Decentralized online social networks, spatial properties of location based social networks, and geo-social cascades research

Three papers for your geeky enjoyment (all .pdf):

Online Social Networks: Status and Trends is a great summary of current research and opinions regarding the current and future status of social networking. Section five has an interesting discussion of decentralized online social networking services and applications.

And here’s some excellent work, creativity, and analysis from University of Cambridge, University of St. Andrews, and Imperial College London researchers:

First, Socio-spatial Properties of Online Location-based Social Networks, which is a total geek special and offers a detailed analysis of the spatial properties among users of Brightkite, Foursquare and Gowalla. Here’s a peek inside:

We provide evidence that mechanisms akin to gravity models may influence how these social connections are created over space.

[Gravity models] have long been used to model connections in spatial networks such as trade flows across countries[.]

Second, Track Globally, Deliver Locally: Improving Content Delivery Networks by Tracking Geographic Social Cascades delves into how tracking geographic social cascades could aid in the development/exploitation of…

[P]re-fetching of Web content, caching of normal HTTP traffic, datacenter design and placement and even to devise security mechanisms.

This research also relates to a better understanding of social cascades generally (i.e., understanding how information flows through links in social networks) and improving the performance of content distribution networks.

 

Web app versus native app, nexus with email marketing basics

Summary of three articles focusing on the battle over whether to deploy native apps or web-based apps and where email marketing fits in the mix.

Will mobile apps soon be dead? What’s not so black and white about the “native versus web app” debate? Each article makes great points relative to each side of the argument. The most prescient point, and one that I think will gain the most traction over the next few years, is the concept of hybrid apps; that is, web-based apps that leverage downloadable features.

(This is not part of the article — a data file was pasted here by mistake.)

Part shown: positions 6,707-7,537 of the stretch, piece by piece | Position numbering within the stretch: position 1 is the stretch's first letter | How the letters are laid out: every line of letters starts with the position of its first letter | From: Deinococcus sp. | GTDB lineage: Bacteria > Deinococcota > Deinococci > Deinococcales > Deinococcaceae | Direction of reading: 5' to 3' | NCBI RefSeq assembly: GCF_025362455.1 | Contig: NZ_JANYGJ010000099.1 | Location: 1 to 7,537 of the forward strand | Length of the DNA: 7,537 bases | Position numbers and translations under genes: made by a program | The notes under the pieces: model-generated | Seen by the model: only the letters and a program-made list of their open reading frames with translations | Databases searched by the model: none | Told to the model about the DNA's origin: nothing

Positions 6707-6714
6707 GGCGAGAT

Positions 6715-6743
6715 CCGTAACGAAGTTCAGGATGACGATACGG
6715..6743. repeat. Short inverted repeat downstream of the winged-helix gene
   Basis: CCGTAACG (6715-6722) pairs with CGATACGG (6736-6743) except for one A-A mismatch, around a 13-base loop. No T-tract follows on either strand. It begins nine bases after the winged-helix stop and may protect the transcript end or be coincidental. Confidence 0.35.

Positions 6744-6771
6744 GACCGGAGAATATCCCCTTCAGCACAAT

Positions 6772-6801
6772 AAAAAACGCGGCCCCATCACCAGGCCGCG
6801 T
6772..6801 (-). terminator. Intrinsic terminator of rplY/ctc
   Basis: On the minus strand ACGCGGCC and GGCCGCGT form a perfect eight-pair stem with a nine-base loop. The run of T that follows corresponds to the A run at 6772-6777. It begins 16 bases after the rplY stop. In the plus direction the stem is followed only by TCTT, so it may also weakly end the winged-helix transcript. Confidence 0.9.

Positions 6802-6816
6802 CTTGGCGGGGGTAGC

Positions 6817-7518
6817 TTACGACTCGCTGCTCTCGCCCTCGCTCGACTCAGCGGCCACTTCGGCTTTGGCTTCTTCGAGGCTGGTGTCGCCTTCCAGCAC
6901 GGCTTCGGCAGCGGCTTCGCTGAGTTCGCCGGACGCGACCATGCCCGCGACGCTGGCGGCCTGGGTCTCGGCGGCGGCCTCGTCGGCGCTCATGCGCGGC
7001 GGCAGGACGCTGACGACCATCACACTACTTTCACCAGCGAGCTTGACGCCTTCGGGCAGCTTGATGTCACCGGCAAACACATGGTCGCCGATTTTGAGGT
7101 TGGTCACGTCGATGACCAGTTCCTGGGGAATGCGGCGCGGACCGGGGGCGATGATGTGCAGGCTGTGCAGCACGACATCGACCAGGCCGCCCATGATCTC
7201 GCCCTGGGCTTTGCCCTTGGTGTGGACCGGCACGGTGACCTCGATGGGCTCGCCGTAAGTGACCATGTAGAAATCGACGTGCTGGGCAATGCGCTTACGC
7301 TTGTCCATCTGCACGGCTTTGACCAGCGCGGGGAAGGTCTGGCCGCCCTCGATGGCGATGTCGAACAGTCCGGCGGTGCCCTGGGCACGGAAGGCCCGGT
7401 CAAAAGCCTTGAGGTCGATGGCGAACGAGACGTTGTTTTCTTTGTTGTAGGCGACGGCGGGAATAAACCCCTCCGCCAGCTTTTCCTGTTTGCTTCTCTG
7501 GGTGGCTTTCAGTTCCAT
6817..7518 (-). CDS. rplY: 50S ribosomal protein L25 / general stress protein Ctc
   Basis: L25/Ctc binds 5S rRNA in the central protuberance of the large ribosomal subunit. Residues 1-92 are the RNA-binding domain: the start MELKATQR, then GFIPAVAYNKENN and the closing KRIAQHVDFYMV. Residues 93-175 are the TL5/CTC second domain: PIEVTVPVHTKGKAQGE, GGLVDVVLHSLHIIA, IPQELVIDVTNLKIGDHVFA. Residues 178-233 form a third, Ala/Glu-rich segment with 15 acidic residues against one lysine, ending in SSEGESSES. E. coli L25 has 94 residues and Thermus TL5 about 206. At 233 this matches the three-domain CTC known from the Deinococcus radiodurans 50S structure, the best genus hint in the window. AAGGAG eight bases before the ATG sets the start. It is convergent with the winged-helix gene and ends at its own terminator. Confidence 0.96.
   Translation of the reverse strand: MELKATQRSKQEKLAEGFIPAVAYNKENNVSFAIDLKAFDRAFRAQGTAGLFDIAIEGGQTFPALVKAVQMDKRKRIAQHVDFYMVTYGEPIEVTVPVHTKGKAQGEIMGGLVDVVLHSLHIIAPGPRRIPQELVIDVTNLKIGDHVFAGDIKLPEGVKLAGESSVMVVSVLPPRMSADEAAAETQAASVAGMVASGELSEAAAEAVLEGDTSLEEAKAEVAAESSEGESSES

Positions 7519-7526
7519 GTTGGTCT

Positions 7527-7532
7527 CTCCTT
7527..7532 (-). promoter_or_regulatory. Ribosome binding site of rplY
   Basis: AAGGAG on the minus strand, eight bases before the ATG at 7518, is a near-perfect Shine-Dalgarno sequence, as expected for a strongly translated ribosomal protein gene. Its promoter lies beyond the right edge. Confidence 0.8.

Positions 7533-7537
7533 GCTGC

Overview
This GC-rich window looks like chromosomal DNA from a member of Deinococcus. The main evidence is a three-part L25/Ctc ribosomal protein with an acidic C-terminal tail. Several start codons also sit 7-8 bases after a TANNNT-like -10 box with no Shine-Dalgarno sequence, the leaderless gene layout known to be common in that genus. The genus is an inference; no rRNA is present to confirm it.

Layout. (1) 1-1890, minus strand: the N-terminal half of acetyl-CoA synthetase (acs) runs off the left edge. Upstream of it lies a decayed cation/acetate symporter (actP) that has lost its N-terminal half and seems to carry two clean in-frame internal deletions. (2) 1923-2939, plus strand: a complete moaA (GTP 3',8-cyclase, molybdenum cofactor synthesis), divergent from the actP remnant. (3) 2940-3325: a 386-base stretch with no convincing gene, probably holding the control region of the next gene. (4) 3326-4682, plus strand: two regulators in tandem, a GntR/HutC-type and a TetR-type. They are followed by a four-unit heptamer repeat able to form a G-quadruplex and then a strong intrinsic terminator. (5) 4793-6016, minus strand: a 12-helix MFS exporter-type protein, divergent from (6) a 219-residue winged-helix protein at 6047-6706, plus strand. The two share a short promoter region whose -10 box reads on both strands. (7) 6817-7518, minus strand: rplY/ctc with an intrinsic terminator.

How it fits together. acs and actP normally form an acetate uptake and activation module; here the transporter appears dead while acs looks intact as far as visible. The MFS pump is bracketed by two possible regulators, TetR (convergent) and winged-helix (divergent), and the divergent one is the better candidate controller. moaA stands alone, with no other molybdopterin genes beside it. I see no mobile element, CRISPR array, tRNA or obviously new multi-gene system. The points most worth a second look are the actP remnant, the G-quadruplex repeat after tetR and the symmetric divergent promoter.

App withdrawal? This article focuses on keeping a mobile strategy focused on business-building basics. And the “basic” the article chooses to focus on is: email marketing. The author makes a simple, salient point: ensure that any email campaign you execute is mobile viewable (including sites relying on outbound links from the source email). Email marketing may still be an ugly stepchild when compared her app sisters, but it still drives relatively high conversion metrics if properly deployed. The article includes great email-to-mobile marketing tactics.

Favorite quote from the articles:

“[F]or every ‘Angry Birds,’ there are 1,000 angry developers.”

Related post:

Collaborative CRM strategies and concepts

 

 

Research from CISCO, innovation in business intelligence services, and predictive Web data mining

Below are three articles discussing emerging analytical theories on the nexus between Web+Social+Mobile:

Executive Primer: CISCO CIO Summit (.pdf): Excellent primer on how The Cloud, generally, is affecting enterprise IT strategic direction. Two gems: Chapter 6 “Together, the Customer Is Everywhere and Everyone” and Chapter 10 “Scenario Planning: Are You Ready?”.

Business Intelligence 2.0:  Are we there yet? (.pdf): Excellent paper focusing on innovation in business intelligence; includes and excellent benefits analysis chart.

Toward Emerging Topic Detection for Business Intelligence: Predictive Analysis of ‘Meme’ Dynamics (.pdf): This is for analytical geeks only (:-D). The paper discusses the problem of monitoring the Web to spot emerging memes. Essentially, using predictive algorithms to tease out future memes, which would be useful to brand managers in terms of seeding current campaigns with flavors of the future as dictated by the algorithm. The risk is that it can get a bit tautological.